Thing is, NDAA provides a ridiculously broad definition of ‘suspected terrorist’, essentially giving carte blanche to local, state, and federal police agencies who no longer need to worry about justifying their decisions in front of a judge.
Don’t worry, though. President Obama issued a statement acknowledging the controversy of the bill, but clarified that his administration “will not authorize the indefinite military detention without trial of American citizens.”
Heartwarming. But hardly a secure guarantee. President Obama isn’t exactly batting 1,000 on his promises to the American public, and future presidents certainly won’t be obliged by the same pledge.
There are, of course, dozens of other examples. Obamacare. Dodd-Frank ‘financial reform’. And now the Stop Online Piracy Act / Personal Information Protection Act.
Hey, these laws like SOPA and PIPA always have great names. Just like wars. Operation ‘Enduring Freedom’ was the moniker given to the early days of the US War of Terror. It all sounds very noble. The reality is always different.
Throughout history, governments on the brink of insolvency have routinely enacted similar policies. Sliding into economic obscurity, they’ll engage in reckless, cannibalistic initiatives– higher taxes, burdensome regulation, war, destruction of the productive class, etc. It only hastens the end game.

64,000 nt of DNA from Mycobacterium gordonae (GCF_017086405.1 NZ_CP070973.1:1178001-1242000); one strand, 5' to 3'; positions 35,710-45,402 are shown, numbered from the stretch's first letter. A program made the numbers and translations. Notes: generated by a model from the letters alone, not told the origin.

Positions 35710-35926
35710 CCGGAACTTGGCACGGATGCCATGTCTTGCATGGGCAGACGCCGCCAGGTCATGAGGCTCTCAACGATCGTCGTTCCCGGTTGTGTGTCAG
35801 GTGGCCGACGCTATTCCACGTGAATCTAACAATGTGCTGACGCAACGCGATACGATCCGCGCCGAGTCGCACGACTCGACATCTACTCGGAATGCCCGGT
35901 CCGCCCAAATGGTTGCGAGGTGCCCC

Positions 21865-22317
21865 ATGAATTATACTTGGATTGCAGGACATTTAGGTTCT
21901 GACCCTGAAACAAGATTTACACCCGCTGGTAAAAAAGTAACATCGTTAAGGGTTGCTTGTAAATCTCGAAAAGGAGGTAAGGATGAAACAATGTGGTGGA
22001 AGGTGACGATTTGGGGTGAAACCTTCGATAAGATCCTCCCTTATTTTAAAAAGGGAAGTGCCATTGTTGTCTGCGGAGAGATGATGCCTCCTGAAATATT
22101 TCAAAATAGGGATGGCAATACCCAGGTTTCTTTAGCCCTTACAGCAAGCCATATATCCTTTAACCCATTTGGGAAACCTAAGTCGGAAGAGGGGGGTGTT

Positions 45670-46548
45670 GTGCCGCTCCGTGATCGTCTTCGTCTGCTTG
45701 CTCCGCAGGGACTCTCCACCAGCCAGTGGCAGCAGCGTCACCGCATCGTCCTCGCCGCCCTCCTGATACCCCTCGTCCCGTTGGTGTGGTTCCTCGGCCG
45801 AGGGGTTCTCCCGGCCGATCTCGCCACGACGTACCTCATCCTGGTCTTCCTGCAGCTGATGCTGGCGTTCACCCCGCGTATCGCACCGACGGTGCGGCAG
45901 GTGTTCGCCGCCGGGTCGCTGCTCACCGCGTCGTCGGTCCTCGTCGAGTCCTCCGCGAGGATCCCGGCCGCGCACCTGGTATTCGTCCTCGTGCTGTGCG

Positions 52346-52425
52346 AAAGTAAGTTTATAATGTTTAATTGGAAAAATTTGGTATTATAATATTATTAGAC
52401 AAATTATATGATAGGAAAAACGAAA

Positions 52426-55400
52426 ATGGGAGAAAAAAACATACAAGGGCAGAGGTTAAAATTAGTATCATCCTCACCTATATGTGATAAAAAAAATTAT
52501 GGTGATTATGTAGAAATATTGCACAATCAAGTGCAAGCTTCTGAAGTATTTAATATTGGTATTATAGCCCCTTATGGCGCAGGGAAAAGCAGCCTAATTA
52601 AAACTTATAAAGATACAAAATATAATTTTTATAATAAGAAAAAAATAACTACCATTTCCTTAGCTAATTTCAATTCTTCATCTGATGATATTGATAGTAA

This time is not different. And we can expect more and more of the same. Up next will be new laws that:
– restrict cash transactions over a certain amount (Italy has already passed such measures for amounts exceeding 1,000 euros)
– nationalize pension funds and private retirement accounts (again, has already happened around the world from Ireland to Argentina)
– impose a national sales tax and reduce death tax exemptions (already at the forefront of the ongoing tax debate in the US)
– ban gold and silver personal holdings (if you think this can’t happen, ask any of the 250,000 people who used to own Liberty Dollar coins before they were seized by the FBI in 2007…)
The thing is, every time one of these new bills crops up, there always seems to be a small resistance movement fighting it tooth and nail on the ground. Hence yesterday’s SOPA/PIPA blackout. But ultimately, the political establishment wins.
It’s impossible to shake the public from its apathy… to steer people from the mind-numbing drivel of prime time airwaves… to rescue them from the PSYOPS campaigns of the 24/7 news channels.
We can only take care of ourselves. Any money or energy spent fighting the government or rousing grassroots support is inherently better spent looking after your own interests and making sure that you and your family aren’t victims of historical certainty.
And make no mistake, collapse of empire is a historical certainty. From the Babylonians to the Persians to the Romans to the Mayans to the Mongolians to the Ottomans, no empire is built to last. And the final years are anything but smooth-sailing.